1. Make sure your furnace is correctly vented and that there are no clogs in the flue pipe or someplace else that could trap carbon monoxide gas in your home.
  2. Keep doors open between rooms when using appliances that create carbon monoxide, including fireplaces, stoves or ovens, to improve ventilation.
  3. Try not to use a gas stove or oven to heat your home. These appliances would need to run around the clock, needlessly consuming energy and putting heavy strain on them.
  4. Don't burn charcoal indoors. Not only will it leave a mess, but it will also emit carbon monoxide.
  5. Avoid using fuel-powered generators, pressure washers or other gas-powered tools in enclosed spaces.
  6. If you use a wood-burning fireplace, verify that the flue is open when in use to enable carbon monoxide to exit the house.
  7. Stay on top of routine furnace maintenance in Laguna Niguel. A damaged or defective furnace is a likely source of carbon monoxide problems.
  8. Most important, set up carbon monoxide detectors. These handy alarms recognize CO gas much earlier than humans will.

How Many Carbon Monoxide Detectors Will I Need?

It's vital to install at least one carbon monoxide detector on every level of your home, including the basement. Prioritize bedrooms and other spaces further from the exits. This gives people who were sleeping adequate time to get out. It's also a good idea to install carbon monoxide alarms around sources of CO gas, such as your kitchen stove or a water heater. Finally, especially large homes should look at extra CO detectors for consistent distribution throughout the entire house.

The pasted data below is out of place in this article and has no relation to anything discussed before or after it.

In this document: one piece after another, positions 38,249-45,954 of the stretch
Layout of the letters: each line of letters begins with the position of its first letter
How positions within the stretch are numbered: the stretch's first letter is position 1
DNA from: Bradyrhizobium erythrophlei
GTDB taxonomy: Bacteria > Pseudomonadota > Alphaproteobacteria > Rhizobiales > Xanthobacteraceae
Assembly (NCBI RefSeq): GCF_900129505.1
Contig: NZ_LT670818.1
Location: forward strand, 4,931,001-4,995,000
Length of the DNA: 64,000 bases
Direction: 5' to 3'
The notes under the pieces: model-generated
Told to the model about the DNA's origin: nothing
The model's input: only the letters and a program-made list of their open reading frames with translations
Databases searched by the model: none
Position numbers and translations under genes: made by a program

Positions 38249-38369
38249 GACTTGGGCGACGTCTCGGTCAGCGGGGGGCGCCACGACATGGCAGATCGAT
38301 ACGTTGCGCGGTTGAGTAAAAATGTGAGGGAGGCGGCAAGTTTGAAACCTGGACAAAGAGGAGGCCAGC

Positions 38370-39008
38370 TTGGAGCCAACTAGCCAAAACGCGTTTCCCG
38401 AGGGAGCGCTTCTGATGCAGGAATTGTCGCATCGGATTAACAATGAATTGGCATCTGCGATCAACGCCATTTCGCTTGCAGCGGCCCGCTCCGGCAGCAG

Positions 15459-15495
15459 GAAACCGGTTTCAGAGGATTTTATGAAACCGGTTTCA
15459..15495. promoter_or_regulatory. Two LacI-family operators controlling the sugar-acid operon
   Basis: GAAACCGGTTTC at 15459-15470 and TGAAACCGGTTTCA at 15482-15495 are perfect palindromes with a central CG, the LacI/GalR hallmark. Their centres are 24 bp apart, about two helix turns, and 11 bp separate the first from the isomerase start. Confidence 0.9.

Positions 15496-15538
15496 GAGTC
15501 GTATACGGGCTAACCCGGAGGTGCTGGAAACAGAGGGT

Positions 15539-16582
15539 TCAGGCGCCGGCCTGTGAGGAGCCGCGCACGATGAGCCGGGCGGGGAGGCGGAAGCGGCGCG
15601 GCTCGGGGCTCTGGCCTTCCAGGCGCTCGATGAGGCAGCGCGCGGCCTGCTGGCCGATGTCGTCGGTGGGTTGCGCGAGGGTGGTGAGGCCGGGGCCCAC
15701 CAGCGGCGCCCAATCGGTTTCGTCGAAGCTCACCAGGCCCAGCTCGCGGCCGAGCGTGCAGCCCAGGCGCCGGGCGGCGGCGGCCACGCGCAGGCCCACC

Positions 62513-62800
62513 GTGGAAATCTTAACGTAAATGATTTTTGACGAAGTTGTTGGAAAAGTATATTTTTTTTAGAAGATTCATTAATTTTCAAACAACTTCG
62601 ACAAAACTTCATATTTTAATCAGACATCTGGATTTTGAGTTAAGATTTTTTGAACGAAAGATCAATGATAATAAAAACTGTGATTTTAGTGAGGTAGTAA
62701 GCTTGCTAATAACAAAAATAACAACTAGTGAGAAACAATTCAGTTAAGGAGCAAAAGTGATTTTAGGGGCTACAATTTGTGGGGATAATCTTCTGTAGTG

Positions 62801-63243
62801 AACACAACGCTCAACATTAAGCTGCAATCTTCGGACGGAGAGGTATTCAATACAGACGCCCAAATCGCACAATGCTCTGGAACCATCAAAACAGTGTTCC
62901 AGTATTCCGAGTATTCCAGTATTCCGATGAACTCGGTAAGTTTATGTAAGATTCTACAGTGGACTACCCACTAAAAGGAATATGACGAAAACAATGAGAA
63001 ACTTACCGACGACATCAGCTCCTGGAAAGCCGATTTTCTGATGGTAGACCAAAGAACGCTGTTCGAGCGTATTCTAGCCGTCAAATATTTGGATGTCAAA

Let's pretend a home has three floors, including the basement. With the aforementioned suggestions, you should install three to four carbon monoxide detectors.

  • One alarm could be mounted close to the furnace and/or water heater.
  • The second alarm could be put in near the kitchen.
  • And the third and fourth alarms could be installed near or in bedrooms.

Professional Installation Diminishes the Risk of Carbon Monoxide

Avoiding a carbon monoxide leak is always better than resolving the leak when it’s been located. An easy way to prevent a CO gas leak in your furnace is by leaving furnace installation in Laguna Niguel to licensed specialists like Ocean Air Conditioning and Heating . They know how to install your preferred make and model to ensure optimum efficiency and minimal risk.